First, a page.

BEIJING — Bereaved parents are demanding more compensation from China's government, blaming the now-defunct one-child policy for robbing them of the chance to have more kids.
"I don't have any hope anymore," said Zhou Ru Xian, whose 24-year-old daughter died in 2013.
Zhou was among those at a Beijing protest highlighting the issue on Tuesday. Hundreds of police officers later herded many of the demonstrators onto buses.
The anger of such parents has intensified since the government last year announced it was reforming the one-child policy and giving couples the option of having a second baby. For decades, such an offense brought serious punishment including jail time, fines, or forced sterilization.
Critics claim changing family planning laws now may not be enough to stave off a demographic crisis in China. The population is expected to peak at 1.45 billion by 2050, when one-in-three Chinese will be over the age of 60 and a shrinking workforce may be unable to keep up.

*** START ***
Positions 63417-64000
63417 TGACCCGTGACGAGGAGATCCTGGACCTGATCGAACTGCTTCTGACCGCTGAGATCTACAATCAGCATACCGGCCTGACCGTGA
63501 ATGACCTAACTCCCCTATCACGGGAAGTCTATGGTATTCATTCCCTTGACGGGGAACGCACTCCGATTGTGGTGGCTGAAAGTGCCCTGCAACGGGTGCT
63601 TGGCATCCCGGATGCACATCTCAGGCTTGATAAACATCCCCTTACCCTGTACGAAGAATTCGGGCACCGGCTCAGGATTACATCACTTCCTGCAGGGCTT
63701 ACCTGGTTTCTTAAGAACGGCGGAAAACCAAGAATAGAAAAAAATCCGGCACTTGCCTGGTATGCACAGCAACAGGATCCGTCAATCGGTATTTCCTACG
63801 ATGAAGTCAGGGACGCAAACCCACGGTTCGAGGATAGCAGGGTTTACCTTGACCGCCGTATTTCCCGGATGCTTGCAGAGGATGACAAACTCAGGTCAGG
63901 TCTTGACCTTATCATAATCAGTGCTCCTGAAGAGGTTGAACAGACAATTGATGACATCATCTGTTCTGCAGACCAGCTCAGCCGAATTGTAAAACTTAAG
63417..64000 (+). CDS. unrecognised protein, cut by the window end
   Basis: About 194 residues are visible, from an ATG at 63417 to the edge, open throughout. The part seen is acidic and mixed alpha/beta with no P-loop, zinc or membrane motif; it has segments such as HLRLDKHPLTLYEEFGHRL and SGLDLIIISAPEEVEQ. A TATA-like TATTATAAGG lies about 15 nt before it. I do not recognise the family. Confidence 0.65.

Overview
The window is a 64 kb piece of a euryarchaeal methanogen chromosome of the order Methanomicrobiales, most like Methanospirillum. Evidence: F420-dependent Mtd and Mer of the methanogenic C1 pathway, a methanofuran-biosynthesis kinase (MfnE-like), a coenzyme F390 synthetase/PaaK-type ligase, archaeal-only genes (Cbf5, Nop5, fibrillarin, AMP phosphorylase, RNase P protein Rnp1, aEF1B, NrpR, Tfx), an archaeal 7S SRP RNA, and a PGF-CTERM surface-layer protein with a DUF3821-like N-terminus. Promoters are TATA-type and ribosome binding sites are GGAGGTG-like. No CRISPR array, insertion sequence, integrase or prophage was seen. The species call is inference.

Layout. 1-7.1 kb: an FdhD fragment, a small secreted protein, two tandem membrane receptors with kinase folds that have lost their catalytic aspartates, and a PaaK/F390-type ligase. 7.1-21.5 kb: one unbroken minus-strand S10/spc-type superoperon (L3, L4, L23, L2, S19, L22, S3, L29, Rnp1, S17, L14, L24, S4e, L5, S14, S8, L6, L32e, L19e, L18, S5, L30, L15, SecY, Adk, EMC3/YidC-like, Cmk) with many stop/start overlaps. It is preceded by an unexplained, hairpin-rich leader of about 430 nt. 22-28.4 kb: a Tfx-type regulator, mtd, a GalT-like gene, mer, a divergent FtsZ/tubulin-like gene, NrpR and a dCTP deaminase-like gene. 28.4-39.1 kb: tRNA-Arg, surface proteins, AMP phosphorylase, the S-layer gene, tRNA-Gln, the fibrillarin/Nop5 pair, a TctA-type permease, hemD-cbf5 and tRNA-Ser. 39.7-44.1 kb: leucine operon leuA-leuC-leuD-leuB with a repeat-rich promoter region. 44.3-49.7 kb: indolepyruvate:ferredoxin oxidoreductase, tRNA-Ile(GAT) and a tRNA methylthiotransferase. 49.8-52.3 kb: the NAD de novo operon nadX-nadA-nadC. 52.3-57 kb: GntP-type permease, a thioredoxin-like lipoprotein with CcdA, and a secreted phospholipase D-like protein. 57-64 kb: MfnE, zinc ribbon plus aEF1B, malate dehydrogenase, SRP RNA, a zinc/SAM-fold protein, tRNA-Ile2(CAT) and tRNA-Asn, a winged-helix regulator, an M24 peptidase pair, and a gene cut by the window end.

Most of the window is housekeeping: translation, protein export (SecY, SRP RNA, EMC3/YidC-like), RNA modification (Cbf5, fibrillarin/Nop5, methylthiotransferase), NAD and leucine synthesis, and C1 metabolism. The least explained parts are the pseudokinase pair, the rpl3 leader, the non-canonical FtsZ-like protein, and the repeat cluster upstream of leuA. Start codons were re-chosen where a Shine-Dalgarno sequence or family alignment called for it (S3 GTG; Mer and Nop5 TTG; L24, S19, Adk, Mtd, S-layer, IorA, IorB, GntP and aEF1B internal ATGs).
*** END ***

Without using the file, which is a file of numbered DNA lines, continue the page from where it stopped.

Some parents say they receive up to 500 yuan ($77) per month from the government but insist that sum does not cover the cost of living or equal what a child could provide.
And for many, the relaxation of the one-child policy comes too late for them to get a second chance.
"To follow the law I made a decision to have only one child," said Zhou, who feared losing her job at a state-run company if she violated the controversial rule. The 53-year-old now dreads growing old alone with no one to support her.
Zhou and her husband put everything into raising their daughter, Yu Zhen, who excelled at school and went to study at a university in Japan.
However, Yu struggled to cope when a romantic relationship soured. Zhou's daughter leapt to her death from the 9th floor of a building three years ago.
"I have been dead since that day," said Zhou, wiping away tears. "The government made a promise to us, but now it doesn't keep its word."